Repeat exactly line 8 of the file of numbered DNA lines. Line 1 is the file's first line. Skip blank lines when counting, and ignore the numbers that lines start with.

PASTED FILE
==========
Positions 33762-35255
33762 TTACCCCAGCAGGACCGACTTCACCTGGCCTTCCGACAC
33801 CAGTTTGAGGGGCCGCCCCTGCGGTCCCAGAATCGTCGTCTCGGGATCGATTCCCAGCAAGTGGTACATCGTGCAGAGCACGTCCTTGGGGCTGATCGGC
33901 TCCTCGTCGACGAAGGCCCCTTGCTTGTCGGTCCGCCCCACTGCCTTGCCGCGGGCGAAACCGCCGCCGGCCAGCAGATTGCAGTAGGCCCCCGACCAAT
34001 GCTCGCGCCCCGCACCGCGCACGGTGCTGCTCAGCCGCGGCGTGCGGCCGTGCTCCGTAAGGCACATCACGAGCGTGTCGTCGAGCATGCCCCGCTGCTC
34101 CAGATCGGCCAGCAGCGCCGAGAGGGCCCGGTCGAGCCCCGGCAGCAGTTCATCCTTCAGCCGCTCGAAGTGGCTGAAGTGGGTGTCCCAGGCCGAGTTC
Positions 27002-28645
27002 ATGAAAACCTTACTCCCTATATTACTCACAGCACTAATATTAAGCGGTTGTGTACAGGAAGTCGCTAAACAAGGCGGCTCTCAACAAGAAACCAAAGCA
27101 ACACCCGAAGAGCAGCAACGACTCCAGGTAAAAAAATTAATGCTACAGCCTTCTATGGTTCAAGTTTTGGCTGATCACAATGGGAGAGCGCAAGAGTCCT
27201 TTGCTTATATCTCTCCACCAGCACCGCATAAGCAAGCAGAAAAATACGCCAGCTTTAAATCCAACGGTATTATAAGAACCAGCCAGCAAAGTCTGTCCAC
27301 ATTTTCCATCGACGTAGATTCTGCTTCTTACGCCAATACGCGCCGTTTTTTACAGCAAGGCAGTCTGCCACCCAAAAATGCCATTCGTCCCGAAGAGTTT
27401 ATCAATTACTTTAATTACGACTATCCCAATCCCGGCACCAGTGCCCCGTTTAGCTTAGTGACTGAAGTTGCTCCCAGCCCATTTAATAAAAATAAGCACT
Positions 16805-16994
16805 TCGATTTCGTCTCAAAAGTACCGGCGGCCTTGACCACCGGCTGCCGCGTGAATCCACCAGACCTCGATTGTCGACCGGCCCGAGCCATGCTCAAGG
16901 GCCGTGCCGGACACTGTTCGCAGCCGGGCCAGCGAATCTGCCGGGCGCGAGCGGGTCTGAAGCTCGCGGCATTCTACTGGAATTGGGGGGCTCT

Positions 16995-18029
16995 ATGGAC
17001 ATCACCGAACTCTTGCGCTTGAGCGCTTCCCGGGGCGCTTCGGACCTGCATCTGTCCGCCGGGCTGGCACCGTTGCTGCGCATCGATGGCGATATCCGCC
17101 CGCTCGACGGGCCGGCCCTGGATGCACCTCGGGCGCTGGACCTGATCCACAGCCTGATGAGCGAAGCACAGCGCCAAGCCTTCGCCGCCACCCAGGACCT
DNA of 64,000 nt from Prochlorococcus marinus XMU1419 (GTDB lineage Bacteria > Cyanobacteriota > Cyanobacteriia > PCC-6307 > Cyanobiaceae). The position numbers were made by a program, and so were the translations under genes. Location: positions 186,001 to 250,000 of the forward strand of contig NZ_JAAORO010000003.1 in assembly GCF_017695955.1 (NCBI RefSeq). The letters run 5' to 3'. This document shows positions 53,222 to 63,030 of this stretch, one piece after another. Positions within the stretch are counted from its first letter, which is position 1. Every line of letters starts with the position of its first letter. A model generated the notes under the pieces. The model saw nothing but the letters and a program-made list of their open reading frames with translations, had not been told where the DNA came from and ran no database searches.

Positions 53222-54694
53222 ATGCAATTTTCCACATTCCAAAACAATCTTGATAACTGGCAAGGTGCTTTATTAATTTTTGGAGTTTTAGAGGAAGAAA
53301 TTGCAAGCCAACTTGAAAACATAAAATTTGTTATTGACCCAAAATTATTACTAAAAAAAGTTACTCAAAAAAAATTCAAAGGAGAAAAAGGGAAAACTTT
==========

27002 ATGAAAACCTTACTCCCTATATTACTCACAGCACTAATATTAAGCGGTTGTGTACAGGAAGTCGCTAAACAAGGCGGCTCTCAACAAGAAACCAAAGCA